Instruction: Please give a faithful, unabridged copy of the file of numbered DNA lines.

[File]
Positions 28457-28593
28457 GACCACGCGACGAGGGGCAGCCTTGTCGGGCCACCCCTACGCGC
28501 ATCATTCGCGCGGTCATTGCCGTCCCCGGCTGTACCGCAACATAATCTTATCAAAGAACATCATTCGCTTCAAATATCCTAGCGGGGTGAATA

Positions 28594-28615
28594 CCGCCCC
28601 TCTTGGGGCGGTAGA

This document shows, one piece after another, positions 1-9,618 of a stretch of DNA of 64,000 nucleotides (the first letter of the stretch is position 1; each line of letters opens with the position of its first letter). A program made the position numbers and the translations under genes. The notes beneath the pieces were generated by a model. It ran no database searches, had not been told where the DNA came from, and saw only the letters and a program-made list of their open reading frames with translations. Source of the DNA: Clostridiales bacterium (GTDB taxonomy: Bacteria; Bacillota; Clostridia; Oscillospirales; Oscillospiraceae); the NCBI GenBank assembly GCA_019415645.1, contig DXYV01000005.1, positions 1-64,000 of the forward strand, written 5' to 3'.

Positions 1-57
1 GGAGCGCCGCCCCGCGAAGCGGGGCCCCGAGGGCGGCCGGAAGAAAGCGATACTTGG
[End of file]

Positions 28457-28593
28457 GACCACGCGACGAGGGGCAGCCTTGTCGGGCCACCCCTACGCGC
28501 ATCATTCGCGCGGTCATTGCCGTCCCCGGCTGTACCGCAACATAATCTTATCAAAGAACATCATTCGCTTCAAATATCCTAGCGGGGTGAATA

Positions 28594-28615
28594 CCGCCCC
28601 TCTTGGGGCGGTAGA

This document shows, one piece after another, positions 1-9,618 of a stretch of DNA of 64,000 nucleotides (the first letter of the stretch is position 1; each line of letters opens with the position of its first letter). A program made the position numbers and the translations under genes. The notes beneath the pieces were generated by a model. It ran no database searches, had not been told where the DNA came from, and saw only the letters and a program-made list of their open reading frames with translations. Source of the DNA: Clostridiales bacterium (GTDB taxonomy: Bacteria; Bacillota; Clostridia; Oscillospirales; Oscillospiraceae); the NCBI GenBank assembly GCA_019415645.1, contig DXYV01000005.1, positions 1-64,000 of the forward strand, written 5' to 3'.

Positions 1-57
1 GGAGCGCCGCCCCGCGAAGCGGGGCCCCGAGGGCGGCCGGAAGAAAGCGATACTTGG